I was going down a retro computing rabbit hole and I stumbled upon this fantastic little device that allows you to plug in more modern game pads into the Commodore 64. Specifically, NES, SNES and Sega Genesis, the 64JPX. This is a small interface that plugs into the DB9 ports of the Commodore, Atari and Amiga systems that give you the option to use Nintendo, Sega Genesis or even analog PC style of controllers. How this works? Sounds like magic to me.
One of the issues I have had in playing Commodore 64 games, specifically platformers, today is how I just don’t enjoy the push up to jump as the control. When playing the game from Protovision called “Sam’s Journey” is how it takes away from the enjoyment of the game to have to push up to jump. I should be fine with it, as that is what I grew up doing on games like Mr Robot and Jumpman Jr but some years have passed and Nintendo has “changed the game” as it were.
With the purchase of the C64 Maxi, a modern rebirth of the Commodore 64 with the common interface conveniences such as HDMI for video and USB ports for controllers and data storage. I can use a USB game pad on the C64 Maxi, although, some lack of customization is a bit unfortunate, but that is another blathering for another time.
If you are playing games on your original hardware or something more closely resembling it like the Ultimate 64, you may want some of these more modern conveniences like a multi-button SNES controller. The 64JPX is the quick and easy solution to make that happen.
This will work out of the box with any of the aforementioned systems which means no fussing about. Just plug it in and you are off to the races in some glorious 8-bit fantastic fun. There are on-the-fly, selectable gaming enhancement modes which allow you to change the configuration of the controller while in the game. This also allows you to safely connect the Sega Genesis, Nintendo or PC controllers as to not fry your CIA chips and continue to use the machine to your heart’s content.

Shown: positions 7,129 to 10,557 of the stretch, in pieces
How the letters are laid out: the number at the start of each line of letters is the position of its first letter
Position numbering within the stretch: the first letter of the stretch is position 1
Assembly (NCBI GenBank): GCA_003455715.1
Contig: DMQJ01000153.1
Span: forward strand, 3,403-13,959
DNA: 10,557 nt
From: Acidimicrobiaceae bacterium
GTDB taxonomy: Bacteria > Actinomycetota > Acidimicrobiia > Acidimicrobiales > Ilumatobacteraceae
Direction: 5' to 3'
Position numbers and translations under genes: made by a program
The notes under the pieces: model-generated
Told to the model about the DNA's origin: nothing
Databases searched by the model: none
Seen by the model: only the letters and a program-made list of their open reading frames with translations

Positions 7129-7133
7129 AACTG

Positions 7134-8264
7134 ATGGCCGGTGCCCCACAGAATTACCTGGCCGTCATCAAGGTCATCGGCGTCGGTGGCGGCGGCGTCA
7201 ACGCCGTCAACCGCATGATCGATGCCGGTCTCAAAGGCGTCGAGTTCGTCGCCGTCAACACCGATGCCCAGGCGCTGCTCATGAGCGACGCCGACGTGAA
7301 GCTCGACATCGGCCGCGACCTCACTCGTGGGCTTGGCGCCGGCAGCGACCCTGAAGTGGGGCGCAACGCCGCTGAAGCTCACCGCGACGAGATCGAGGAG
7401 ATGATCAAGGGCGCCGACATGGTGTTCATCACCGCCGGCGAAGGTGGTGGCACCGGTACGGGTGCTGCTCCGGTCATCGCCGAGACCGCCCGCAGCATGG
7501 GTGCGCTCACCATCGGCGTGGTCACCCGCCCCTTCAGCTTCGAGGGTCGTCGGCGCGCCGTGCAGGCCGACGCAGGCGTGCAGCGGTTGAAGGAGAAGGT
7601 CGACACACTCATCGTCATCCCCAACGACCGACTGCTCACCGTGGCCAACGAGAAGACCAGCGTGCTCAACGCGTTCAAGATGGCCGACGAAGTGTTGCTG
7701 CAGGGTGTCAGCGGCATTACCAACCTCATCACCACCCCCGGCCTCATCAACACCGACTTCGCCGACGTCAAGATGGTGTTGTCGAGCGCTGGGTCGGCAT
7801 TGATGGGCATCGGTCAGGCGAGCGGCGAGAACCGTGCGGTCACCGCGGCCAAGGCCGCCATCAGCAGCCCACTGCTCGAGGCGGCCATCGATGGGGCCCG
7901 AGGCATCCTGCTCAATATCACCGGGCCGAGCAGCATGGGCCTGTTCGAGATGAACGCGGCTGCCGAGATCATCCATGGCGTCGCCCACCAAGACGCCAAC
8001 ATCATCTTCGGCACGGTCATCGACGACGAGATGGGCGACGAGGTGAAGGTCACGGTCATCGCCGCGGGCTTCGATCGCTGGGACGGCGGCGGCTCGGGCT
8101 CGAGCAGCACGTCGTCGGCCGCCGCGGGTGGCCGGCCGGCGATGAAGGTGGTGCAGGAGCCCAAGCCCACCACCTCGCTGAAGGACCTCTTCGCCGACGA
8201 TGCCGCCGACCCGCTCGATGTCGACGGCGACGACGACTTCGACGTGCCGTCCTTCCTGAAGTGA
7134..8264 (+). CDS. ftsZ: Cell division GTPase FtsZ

The enhancement modes, which are controller dependent, include
- Fire and auto-fire
- Racing where buttons or triggers are for acceleration and braking
- Waddle modes for sports games that use left/right waddling, like the Decathlon or Summer Games. According to the manual different speeds of waddle are accomplished by different combinations of pressing and holding a button while optionally holding right on the direction pad. I say, optionally as it has to do with different speeds of waddle. This would be interesting to play with.
- Creep mode is for the platformers where you need to get close to the edge without falling off. Personally, this sounds like cheating but I would gladly take that cheat because I have fallen off the edge on “Impossible Mission” more times than I can count.
There are five flavors of this device to from which to choose. Your tastes are likely vary from others so the clever creator of this device, Nicholas Coplin has given you some options.
- Red – Sega Genesis / MegaDrive controller in either 3 or 6 button varieties
- Blue – For use with SNES and NES controllers. The Start and Select buttons toggle the different enhancement modes available.
- Purple – A combination of Red and Blue (cleverly named purple) which auto detects the controller type.
- Orange – A combination of Red but with added support for the analog PC type controller
- Black – A budget friendly option for use with the Sega Master system controller that just protects the C64 from shorting out the CIA chip
Depending on the choice, you may need an adapter, specifically, a dongle to adapt the proprietary SNES controller to the DB-9 port on this adapter. There are also some other useful items like the 1351-pass-through port to allow you to leave your mouse connected at the same time as your joypad / joystick. It’s good to save a bit of wear and tear on your ports. Though, I would be concerned about the chain of devices hanging off the side of the computer. Now I am dreaming of a kind of controller hub you plug in… hmm.
I am very impressed by the work Nicholas Coplin has invested into the controller business on the systems of my youth. I am incredibly impressed that someone has taken the time to open up the use of more modern controllers on the systems I with which I grew up. The fact the Purple version has the ability to auto detect the controller when plugged in is absolutely brilliant!
64hdd.com has an incredibly neat shop of useful hardware for use on your glorious 8-bit and 16-bit era systems. I am not sure why I haven’t founds this sooner but I am sure glad I did today. There is more fun to be had on the horizon with my fun systems and I can’t wait until I can actually use this. So be watching this space for a follow up.